Press Release

Ballot Initiatives and Economic Performance

Nearly every state in recent years has put forward a referendum allowing voters to directly decide important economic issues, but this practice is likely costing these states both jobs and economic growth, a new AAF analysis finds. These direct-to-voter efforts are associated with state-level policy uncertainty, find AAF’s Douglas Holtz-Eakin, Dan Bosch, Dan Goldbeck, and Tom Lee. They then quantify the potential impact of these ballot initiatives in terms of gross state product, employment, and income for each state.

Their findings include that one additional ballot initiative could cost California more than 2,200 jobs, as the sample table below shows.

Impact of Adding One More Ballot Initiative

State Gross State Product
(in thousands of $)
Employment Income (in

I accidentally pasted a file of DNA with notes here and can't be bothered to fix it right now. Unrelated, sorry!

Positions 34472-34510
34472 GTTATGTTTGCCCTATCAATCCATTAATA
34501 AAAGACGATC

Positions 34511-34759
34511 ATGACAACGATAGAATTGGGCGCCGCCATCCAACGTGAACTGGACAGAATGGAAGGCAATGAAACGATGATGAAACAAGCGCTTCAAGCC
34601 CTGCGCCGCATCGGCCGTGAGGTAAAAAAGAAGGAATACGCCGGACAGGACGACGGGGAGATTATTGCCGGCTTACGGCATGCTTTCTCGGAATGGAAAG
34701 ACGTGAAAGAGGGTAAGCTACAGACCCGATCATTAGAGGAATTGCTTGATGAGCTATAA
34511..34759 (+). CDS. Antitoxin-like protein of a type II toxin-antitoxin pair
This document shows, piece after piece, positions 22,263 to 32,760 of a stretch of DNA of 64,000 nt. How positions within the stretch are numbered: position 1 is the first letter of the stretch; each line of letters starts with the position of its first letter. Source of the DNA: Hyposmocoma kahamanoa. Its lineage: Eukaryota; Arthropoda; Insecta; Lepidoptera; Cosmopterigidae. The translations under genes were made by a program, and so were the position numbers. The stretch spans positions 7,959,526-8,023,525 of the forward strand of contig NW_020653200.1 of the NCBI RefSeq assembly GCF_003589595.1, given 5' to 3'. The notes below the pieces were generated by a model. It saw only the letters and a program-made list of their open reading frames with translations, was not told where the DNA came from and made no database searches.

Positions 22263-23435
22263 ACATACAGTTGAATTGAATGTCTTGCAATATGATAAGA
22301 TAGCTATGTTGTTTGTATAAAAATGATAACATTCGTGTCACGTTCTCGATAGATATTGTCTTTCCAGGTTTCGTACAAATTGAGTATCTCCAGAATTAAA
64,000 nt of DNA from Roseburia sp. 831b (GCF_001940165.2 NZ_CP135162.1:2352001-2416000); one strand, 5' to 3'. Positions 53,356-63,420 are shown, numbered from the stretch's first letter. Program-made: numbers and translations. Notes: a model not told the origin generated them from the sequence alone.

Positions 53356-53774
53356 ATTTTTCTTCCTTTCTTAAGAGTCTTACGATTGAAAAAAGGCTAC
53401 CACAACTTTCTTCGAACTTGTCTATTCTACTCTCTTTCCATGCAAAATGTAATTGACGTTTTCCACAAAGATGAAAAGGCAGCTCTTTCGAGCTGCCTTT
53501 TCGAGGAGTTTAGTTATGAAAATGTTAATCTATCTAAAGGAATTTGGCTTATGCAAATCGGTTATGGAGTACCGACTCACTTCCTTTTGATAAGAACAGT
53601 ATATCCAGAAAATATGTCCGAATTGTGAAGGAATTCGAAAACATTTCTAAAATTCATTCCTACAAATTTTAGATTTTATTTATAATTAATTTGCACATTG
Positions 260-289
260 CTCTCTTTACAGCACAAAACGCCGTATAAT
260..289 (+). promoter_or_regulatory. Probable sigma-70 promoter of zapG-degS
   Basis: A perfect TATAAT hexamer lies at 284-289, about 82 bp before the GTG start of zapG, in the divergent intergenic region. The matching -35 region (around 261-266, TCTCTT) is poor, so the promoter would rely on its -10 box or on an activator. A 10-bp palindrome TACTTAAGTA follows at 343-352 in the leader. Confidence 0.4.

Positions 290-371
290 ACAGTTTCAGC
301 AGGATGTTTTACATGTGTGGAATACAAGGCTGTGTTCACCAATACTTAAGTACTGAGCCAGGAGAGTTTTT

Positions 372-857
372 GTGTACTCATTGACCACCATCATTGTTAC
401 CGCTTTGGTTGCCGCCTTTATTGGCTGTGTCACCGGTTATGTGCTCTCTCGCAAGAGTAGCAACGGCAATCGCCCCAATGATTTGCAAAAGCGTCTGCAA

thousands of $)
California -342 -2,256 -238
Florida -122 -1,179 -102
New York -186 -1,180 -124
Texas -199 -1,653 -136
Virginia -61 -496 -45

They conclude:

This analysis does not necessarily mean that all ballot initiatives are harmful, once impacts on productivity and growth are weighed against other potential societal benefits. As with all policy options, decisions about ballot initiatives involve tradeoffs. This analysis suggests, however, that states may have an economic interest in limiting the number and frequency of such initiatives—especially those dealing with taxation, employment, budgets, and similar policy categories most likely to impact overall economic performance.

Read the analysis